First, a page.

The eight-page application for the open job of Chicago police superintendent, due tomorrow, makes clear the challenges that will face the next leader of the 12,000-officer force, who will inherit a department facing a federal investigation into its practices, an impassioned protest movement, a recent leap in an already high homicide rate and the political turmoil surrounding Mayor Rahm Emanuel, the New York Times reports. “I would say it's the most challenging job, police chief job, in the country right now,” said Chuck Wexler of the Police Executive Research Forum, which studies law enforcement policies. “You've got community issues. You have internal issues. You have a Department of Justice investigation. You've got political issues. You've got all the dynamics. You've got a combustible mixture.”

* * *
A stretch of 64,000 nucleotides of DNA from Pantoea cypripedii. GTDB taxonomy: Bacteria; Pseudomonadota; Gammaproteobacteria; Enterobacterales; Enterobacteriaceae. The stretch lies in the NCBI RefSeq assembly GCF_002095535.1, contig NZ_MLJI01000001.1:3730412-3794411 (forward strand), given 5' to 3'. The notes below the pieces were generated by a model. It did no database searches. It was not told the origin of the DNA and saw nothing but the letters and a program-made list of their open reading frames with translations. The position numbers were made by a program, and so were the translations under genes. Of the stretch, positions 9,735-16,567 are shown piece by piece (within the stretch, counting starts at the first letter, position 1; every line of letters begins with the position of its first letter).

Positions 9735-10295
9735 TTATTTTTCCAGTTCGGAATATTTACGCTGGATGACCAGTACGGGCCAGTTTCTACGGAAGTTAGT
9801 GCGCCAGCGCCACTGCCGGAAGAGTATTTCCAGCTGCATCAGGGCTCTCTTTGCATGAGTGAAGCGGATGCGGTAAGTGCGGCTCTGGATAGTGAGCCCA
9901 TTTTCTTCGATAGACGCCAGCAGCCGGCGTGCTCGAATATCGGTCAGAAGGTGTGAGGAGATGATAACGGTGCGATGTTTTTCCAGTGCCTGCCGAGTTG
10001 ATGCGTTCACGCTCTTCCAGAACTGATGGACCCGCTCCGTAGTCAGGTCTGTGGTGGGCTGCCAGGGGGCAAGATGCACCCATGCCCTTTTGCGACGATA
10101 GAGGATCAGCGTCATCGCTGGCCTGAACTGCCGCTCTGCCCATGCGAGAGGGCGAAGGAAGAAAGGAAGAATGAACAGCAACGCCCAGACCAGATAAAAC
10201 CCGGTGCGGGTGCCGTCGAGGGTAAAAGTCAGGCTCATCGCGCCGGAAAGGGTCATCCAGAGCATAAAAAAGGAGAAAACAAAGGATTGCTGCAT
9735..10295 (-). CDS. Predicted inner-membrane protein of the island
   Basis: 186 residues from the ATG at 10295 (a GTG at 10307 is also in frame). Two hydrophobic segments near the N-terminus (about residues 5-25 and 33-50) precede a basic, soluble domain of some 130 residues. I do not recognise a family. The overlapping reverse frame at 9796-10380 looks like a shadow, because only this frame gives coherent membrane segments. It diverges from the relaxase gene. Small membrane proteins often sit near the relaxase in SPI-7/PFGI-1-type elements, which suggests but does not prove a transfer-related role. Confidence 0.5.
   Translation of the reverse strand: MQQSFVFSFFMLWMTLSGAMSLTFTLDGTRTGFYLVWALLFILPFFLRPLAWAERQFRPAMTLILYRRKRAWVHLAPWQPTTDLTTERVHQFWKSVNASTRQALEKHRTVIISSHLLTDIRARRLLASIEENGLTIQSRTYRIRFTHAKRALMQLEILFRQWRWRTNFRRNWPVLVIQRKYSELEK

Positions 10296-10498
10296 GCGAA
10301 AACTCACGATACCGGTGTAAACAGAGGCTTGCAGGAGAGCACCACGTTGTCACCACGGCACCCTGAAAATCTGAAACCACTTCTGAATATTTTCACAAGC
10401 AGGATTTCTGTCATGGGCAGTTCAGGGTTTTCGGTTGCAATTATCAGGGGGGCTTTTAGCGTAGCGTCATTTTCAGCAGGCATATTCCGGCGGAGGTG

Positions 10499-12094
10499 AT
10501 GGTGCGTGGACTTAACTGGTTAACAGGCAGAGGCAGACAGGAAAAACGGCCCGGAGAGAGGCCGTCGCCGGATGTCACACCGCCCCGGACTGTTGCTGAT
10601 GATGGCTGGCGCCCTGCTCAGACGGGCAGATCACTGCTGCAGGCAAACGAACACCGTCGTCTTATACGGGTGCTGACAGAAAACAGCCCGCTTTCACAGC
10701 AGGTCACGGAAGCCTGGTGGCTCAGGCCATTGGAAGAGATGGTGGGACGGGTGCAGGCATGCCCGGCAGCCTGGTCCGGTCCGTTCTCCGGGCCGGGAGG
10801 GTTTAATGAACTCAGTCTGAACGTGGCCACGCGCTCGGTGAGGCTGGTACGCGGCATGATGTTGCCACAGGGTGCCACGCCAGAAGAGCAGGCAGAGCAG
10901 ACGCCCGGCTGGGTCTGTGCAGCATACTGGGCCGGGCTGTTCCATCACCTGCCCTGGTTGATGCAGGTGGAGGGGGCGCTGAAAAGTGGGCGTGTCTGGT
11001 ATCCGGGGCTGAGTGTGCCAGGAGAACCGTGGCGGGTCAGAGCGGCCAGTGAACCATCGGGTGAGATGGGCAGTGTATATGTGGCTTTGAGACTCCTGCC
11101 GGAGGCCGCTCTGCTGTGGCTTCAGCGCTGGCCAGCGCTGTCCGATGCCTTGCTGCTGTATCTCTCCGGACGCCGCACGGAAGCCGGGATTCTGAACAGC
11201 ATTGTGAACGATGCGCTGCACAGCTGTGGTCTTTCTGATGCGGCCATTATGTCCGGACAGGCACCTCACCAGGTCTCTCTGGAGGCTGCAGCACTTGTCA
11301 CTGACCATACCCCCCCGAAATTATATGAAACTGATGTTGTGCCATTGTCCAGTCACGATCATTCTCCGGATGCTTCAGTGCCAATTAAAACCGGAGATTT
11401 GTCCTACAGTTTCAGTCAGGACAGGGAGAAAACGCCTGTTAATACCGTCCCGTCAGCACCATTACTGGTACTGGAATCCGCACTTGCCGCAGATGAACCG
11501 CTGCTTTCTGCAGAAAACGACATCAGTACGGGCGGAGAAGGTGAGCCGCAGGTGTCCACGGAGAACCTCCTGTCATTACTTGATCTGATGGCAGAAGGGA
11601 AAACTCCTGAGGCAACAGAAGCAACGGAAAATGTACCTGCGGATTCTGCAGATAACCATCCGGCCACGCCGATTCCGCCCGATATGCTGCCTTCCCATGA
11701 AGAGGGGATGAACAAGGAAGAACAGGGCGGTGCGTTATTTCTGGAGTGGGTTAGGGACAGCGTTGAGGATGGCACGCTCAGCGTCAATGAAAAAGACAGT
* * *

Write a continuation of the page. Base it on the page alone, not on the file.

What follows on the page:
The job came open after Emanuel fired Superintendent Garry McCarthy. The search for his replacement comes as officials try to regain the public's trust after dash camera footage was released in November, showing the 2014 police shooting of Laquan McDonald, a black 17-year-old. Officer Jason Van Dyke was charged with first-degree murder. The release of the footage touched off protests and drew attention to long-frayed relations between the Chicago force and African-American residents. Today, more footage may be released, showing the 2013 shooting of Cedrick Chatman, who was carrying a small box that officers said they believed was a gun. City officials, who had for months opposed releasing the footage, reversed course yesterday and told a federal judge they were “working to strike the right balance between being as transparent as possible and protecting the judicial process.” Emanuel has borne much criticism, and his difficulties with blacks haven't abated. Several African-American pastors have announced plans to boycott his annual breakfast in honor of the Rev. Martin Luther King Jr. tomorrow.